One of the assignments my students appreciate is having to go to the library to dig up the newspaper on the day they were born and to tell me, based on their research, what the Philippines or the world was like on that day. In the course of their writing, the students compare and contrast the past with the present and conclude that not much has changed.
The same people are in the news. Incidents in the past of robbery, murder, corruption, tax evasion, political bickering, or kidnapping in Mindanao seem painfully contemporary. Discussing their papers leads them to conclude that history does not repeat itself, that it is we who repeat history and make it a convenient whipping boy for our folly. I always remind students that the learning of history does not end with knowing the past but finding a way to liberate ourselves from history.
This semester a handful read the Inquirer and said: “My teacher wrote an article in the newspaper on the day I was born.” That hit me in the gut, and I asked myself: Am I that old? My students were born in the early 1990s; they did not experience Edsa 1986, Marcos’ martial law is an ancient time they hear about from their parents, or learn about in school. If going farther back, to the Commonwealth under Quezon, or the First Republic under Aguinaldo, seems like ancient history to them, what more the American period (1898-1946, with a Japanese interlude in 1942-1945) or the Spanish period (1565-1898, with a British interlude in 1762-1764)?
I also see how different teaching is today. “Blackboards” that are actually green have been replaced by shiny plastic “whiteboards.” Teachers used to get their hands and clothes dirty with chalk until someone invented “dustless chalk,” which was rendered obsolete by the overhead projector and lecture notes written or printed on acetate or the clear plastic used for wrapping books. But then came the LCD projector and Powerpoint. I have been connecting my laptop to the projector for years; I thought I was cutting-edge until I saw my colleagues connecting their phone to the projector.
Soon things will go completely wireless and another round of innovations will be upon us. My students don’t carry paper notebooks, they carry laptops. When they need to copy something on the board, they just raise their phones, aim and click. A Jesuit professor who uses the classroom before me has killed many forests because he imposes photocopied readings one dangkal (handbreadth) thick. I make my readings available online, and during exams I have noticed that only a handful worked with hard copies, everyone else read from their laptops and phones.
Don’t get me started on the Internet that has opened the world to anyone with a fast connection. Two decades ago I had to physically go to a library to read old books on the Philippines; that meant going to the United States, Spain, and France in search of Filipiniana. Today I spend many hours until dawn downloading reference material from libraries abroad, all for free. There truly is so much more available on the Internet than porn, though historical materials on the Philippines don’t receive as many hits as scandal videos. Finding a citation for a footnote is easier to do these days. You don’t need a physical book at hand when generating a bibliography. All that can be done online. Writing a physical paper with footnotes seems almost effortless compared to the time when we used manual typewriters or wrote in longhand.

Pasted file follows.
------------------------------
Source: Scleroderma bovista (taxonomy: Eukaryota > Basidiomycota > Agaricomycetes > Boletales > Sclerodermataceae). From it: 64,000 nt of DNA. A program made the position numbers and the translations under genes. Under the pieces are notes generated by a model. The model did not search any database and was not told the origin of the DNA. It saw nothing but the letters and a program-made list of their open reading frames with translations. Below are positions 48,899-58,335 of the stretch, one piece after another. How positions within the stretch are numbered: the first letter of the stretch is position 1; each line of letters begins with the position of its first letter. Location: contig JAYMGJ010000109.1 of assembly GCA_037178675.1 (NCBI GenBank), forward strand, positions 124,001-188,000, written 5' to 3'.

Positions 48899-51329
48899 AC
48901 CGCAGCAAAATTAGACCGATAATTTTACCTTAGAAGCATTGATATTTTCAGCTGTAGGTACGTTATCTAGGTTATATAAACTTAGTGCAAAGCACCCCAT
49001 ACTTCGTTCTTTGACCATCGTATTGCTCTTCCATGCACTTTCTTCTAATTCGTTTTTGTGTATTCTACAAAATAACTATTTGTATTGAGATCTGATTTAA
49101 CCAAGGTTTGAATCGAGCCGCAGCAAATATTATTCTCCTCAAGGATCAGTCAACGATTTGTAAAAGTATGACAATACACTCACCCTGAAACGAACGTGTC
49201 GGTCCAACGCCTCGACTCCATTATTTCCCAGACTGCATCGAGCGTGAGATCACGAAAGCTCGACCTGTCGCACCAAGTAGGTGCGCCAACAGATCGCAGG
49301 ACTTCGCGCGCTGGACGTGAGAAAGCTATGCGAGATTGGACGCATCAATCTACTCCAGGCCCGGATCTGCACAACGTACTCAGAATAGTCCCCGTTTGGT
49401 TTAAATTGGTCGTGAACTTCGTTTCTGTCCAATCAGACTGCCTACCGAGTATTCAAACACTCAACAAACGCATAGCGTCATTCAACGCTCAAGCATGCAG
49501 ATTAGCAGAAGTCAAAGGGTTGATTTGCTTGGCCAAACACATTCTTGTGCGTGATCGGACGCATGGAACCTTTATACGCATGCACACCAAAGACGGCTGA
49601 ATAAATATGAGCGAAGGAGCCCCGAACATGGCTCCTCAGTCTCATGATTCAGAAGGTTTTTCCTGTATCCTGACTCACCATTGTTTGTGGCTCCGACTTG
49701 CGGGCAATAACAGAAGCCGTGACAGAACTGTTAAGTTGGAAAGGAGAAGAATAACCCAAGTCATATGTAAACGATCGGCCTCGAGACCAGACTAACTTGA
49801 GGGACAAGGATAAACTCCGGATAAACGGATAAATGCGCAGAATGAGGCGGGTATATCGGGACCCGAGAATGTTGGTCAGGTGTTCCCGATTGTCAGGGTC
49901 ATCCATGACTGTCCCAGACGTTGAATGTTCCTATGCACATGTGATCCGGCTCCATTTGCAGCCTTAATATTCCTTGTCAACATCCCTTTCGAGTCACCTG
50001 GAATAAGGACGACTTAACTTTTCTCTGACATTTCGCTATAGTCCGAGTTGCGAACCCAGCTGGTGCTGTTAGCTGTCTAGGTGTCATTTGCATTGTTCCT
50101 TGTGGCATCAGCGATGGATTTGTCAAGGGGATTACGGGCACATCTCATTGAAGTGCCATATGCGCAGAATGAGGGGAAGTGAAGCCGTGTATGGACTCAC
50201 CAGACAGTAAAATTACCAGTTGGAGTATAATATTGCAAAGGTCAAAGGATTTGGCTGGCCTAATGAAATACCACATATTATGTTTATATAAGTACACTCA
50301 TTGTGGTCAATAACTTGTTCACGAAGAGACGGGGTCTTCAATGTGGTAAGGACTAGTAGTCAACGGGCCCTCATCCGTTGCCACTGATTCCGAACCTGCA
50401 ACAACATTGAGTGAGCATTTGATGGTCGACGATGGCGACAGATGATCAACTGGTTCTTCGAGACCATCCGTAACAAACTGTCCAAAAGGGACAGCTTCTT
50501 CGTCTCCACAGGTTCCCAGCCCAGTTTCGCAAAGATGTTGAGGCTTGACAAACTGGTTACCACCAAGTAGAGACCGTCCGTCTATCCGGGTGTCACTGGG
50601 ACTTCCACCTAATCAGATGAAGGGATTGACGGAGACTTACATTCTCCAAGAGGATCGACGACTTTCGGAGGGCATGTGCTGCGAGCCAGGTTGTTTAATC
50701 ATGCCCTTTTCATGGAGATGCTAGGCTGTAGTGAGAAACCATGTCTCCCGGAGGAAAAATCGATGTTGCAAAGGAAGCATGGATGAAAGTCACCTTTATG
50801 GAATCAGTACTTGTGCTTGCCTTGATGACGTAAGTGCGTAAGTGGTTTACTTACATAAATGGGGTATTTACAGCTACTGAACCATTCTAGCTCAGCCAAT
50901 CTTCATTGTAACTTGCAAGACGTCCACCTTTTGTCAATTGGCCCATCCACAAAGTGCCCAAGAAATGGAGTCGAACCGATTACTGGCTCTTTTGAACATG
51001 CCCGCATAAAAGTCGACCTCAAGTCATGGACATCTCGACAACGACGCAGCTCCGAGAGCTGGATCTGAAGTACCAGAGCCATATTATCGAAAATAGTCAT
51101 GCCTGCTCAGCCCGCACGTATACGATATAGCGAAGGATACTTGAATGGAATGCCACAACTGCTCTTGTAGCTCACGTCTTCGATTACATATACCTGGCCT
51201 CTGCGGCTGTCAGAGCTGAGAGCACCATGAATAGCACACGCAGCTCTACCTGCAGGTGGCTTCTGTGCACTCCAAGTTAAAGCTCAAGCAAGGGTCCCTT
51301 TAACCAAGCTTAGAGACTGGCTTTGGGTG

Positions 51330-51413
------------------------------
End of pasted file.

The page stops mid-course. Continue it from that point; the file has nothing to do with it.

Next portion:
I asked my niece, a college freshman, how the term paper course is taught, and whether they still use 3×5 note cards to gather and organize their materials, and copy these out into a research paper. The question alone probably made her think I’m a dinosaur.
When I first joined a newspaper in 1985, the Philippines Daily Express had the most “modern” equipment, but we still used manual typewriters with long, continuous paper like rolls of teletype newsprint. You just typed wildly and organized the article literally by cutting the long sheet in parts and pasting (actually stapling) in the order of the narrative. Then you nervously submitted this to the editor, who drew big red circles on your mistakes or sometimes called your attention to parts of your text by writing “ojo” (the Spanish word for “eye”) on the margin. It was only later that I learned that the real Spanish imperative for “look” is “mira” and the Spanish imperative for “listen” is “oye.”
I’m proud to say my copy was hardly touched except for punctuation, which I still cannot understand today. But I learned a lot from the mistakes of colleagues who were screamed at. When typewriters were replaced by computers, newsrooms became quiet except for the clicking of keyboards. E-mail and texting mean that reporters need not submit a hard copy or be physically present at deadline time. One old-time editor complained that he no longer had the joy of tearing up a reporter’s badly written article in front of everyone when he learned to use “delete.”
Technology makes me feel like a dinosaur, but I am consoled by the fact that the process of research, writing, and teaching remains the same. We will only be extinct when a machine begins to think and write for us.
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